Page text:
Inside and Outside
Inside and Outside
By Rabbi Avi S. Olitzky
My parents were those parents who started sending me letters at camp two weeks before I left for camp (“Dear Avi, you’re sitting downstairs in the basement watching TV while I write you this note”). Granted, mail to camp was slower then, or at least it seemed to be. My parents wanted to ensure that even on my first day of camp I had mail waiting for me. Not a day of summer camp went by without the same routine: mail call, the announcing of “Olitzky,” followed by the collective groan of my peers “again?!” I loved it each time.
There was one piece of mail, however, that didn’t elicit the same collective groans. I remember it like it was yesterday: it was just before the end of July 1994. My parents sent me a clipping from the New York Times from about 10 days earlier: “Keenan Abruptly Quits a Month After Cup Victory.”
Just before the summer began, the New York Rangers had won their first Stanley Cup in 54 years. I wore my championship hat (hologram carefully left intact) and rangers apparel nearly every day that summer. That piece of mail arrived and I was heartbroken—and then it was as if my bunk became the ESPN briefing desk. Our world had been turned upside down.
I can almost remember the entire article—958 words. We poured over each and every word, again and again and again. What would this mean? How did it happen? What would the future hold? There it was in front of us: a one-way portal to the outside world that we never had.
Overnight camp is a bizarre place for kids—even in the age of WiFi and internet. It is a vacuum isolated from the outside world. Many campers refer to post-camp as “getting back to reality” or “returning to civilization.” Some even start sentences referring to home as “in real world” or “in real life.” And of course, there is always an end of summer “catch up” with friends about what was missed: movies, songs, tv shows, break-ups, hook-ups, etc.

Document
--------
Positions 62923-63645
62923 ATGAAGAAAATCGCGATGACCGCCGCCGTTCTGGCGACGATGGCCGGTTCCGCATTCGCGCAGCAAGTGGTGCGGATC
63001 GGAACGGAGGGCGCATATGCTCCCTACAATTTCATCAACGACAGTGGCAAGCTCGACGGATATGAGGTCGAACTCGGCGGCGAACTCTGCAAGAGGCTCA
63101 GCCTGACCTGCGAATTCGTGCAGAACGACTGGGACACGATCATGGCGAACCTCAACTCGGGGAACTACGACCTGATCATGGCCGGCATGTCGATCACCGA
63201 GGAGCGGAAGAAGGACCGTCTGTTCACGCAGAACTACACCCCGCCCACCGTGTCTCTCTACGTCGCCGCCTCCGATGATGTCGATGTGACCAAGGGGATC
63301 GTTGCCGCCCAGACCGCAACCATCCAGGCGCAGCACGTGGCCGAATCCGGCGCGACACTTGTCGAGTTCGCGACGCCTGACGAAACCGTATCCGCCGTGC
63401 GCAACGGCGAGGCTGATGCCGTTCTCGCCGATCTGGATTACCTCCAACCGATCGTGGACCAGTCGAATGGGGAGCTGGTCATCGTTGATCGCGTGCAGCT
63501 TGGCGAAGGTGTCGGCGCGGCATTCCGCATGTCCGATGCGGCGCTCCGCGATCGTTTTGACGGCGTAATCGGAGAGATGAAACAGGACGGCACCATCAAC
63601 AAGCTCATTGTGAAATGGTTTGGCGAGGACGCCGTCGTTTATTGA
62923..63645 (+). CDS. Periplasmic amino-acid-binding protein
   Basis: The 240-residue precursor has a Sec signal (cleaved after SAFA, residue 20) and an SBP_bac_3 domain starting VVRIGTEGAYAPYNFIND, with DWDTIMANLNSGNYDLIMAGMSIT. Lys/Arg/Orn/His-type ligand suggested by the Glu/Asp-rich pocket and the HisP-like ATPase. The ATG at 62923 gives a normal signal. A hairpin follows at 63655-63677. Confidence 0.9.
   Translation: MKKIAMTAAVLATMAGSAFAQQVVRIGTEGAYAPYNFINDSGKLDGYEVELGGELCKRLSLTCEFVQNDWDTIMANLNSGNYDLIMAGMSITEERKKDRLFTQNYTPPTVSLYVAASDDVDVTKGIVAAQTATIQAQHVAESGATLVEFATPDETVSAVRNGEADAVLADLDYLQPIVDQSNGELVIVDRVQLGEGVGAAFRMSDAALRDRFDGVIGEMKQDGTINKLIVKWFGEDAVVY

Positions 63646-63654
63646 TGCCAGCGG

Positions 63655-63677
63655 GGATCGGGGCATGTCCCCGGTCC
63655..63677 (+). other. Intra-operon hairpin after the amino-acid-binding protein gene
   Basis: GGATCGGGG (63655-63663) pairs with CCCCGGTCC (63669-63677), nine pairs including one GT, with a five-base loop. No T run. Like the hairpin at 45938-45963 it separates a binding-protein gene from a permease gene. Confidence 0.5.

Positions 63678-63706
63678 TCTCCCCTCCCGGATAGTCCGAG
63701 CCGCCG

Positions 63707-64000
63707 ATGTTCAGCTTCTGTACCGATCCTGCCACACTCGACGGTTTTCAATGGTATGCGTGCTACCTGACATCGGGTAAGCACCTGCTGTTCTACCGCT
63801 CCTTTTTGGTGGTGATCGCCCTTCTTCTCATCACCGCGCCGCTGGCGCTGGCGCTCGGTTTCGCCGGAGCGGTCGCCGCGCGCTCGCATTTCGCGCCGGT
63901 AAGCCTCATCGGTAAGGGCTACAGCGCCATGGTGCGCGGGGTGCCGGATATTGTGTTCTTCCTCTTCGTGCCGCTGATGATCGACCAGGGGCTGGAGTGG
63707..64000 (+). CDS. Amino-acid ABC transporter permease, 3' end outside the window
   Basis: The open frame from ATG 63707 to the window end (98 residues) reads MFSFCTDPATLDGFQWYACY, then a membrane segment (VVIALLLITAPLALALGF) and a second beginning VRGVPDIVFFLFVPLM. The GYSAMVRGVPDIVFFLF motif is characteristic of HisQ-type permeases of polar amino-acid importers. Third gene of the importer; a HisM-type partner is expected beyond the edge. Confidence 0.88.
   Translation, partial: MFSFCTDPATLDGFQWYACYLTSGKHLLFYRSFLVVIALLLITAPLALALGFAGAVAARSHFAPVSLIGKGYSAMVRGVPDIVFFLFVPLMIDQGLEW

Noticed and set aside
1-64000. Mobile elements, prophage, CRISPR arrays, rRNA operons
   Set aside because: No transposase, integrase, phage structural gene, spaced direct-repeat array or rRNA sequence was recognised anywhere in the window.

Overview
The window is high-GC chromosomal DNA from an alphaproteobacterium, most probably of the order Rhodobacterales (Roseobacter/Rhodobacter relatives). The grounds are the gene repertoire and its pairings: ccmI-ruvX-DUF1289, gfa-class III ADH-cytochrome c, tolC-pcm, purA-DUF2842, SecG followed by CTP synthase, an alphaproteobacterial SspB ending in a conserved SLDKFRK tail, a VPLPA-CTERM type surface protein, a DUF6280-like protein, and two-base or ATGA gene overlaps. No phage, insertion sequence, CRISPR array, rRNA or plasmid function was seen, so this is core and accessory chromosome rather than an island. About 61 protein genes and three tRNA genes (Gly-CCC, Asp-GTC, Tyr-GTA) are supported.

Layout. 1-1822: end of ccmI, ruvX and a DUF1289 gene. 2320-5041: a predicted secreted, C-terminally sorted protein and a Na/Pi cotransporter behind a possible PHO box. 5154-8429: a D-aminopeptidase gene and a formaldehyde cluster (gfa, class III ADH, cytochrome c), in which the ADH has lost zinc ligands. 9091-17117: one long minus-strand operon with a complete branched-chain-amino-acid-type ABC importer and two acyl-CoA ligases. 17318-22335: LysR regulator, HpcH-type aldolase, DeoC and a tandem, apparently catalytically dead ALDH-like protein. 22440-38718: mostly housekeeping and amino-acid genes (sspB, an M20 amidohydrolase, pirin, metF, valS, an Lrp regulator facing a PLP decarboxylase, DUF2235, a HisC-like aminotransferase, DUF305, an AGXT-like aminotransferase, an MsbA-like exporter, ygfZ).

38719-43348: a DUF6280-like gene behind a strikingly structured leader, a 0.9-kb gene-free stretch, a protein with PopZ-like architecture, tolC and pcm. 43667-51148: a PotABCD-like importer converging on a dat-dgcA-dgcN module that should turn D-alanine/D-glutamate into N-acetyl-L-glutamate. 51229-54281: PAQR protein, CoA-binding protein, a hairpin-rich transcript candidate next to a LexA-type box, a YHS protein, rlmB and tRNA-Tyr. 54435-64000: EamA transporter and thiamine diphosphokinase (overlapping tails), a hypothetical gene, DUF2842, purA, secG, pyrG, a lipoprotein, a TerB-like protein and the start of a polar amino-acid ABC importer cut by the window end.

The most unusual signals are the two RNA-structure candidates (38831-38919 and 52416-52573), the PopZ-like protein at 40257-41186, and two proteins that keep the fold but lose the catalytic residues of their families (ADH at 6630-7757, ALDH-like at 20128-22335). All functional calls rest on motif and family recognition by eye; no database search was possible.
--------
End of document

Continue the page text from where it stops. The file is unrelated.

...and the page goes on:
The world 25 years ago was indeed a different place. Today, especially for our teens, the world comes at them, full steam, from every angle, at every second. It can be stressful. It can be painful. It can be harrowing. And it can be terrifying. This is one of the reasons that camp—and Jewish summer camp for that matter—is so important. At least for me, Jewish summer camp shut out all the white noise, the distractions. It became an opportunity for me to develop independence and decision making (Jewishly and secularly) without my parents.
Jewish summer camp became the great equalizer—it didn’t matter what synagogue you went to (if any), what your observance was, how much money your family had or didn’t, what health or behavior challenges awaited you at home.
What mattered was that you were not afraid “to sway like a palm tree” during Israeli folk dancing, or that you were fine when your voice cracked during what likely was your first ever solo in your age-group’s play. What mattered was that you knew to wear white on Shabbat, or not to touch the food before HaMotzi, or that every night was an opportunity to make a blessing over a shooting star you would never be able to catch at home. What mattered was that during Havdalah (a service of separation) you swayed to the soft melody feeling the difference between camp life and “real life,” or that on Tisha B’Av your crying snuck up on you, or that something as simple as an outfit you might never be caught dead wearing in the “real world” allowed you to become the purest version of yourself.
When you felt the choices were your own, you were able to return to them more honestly and consistently in the “real world.” Even flagpoles became statements of decorum and respect.
Those of my friends who did not go to camp didn’t “get it.” My hope for them is that one day they choose camp for their children. Because their children – more than when we were children – really do need this in their life. Their children need a safe space to be their truest self, to try things and take risks that may seem too overwhelming in the “real world.” And then my friends (and their children) will truly appreciate that magical Jewish place where things on the outside stop mattering, even but for a little while.
Rabbi Avi S. Olitzky of Beth El Synagogue in St. Louis Park, Minnesota, is no stranger to Jewish overnight camp, having spent time in some form or another at: Nah-Jee-Wah, Cedar Lake Camp, URJ (then called UAHC) Kutz Camp, Camp Tel Yehudah, B’nai Brith Perlman Camp, Camp Ramah in the Poconos, Herzl Camp, JCC Camp Chi, Camp Interlaken JCC, and Camp Ramah in Wisconsin—just to name a few.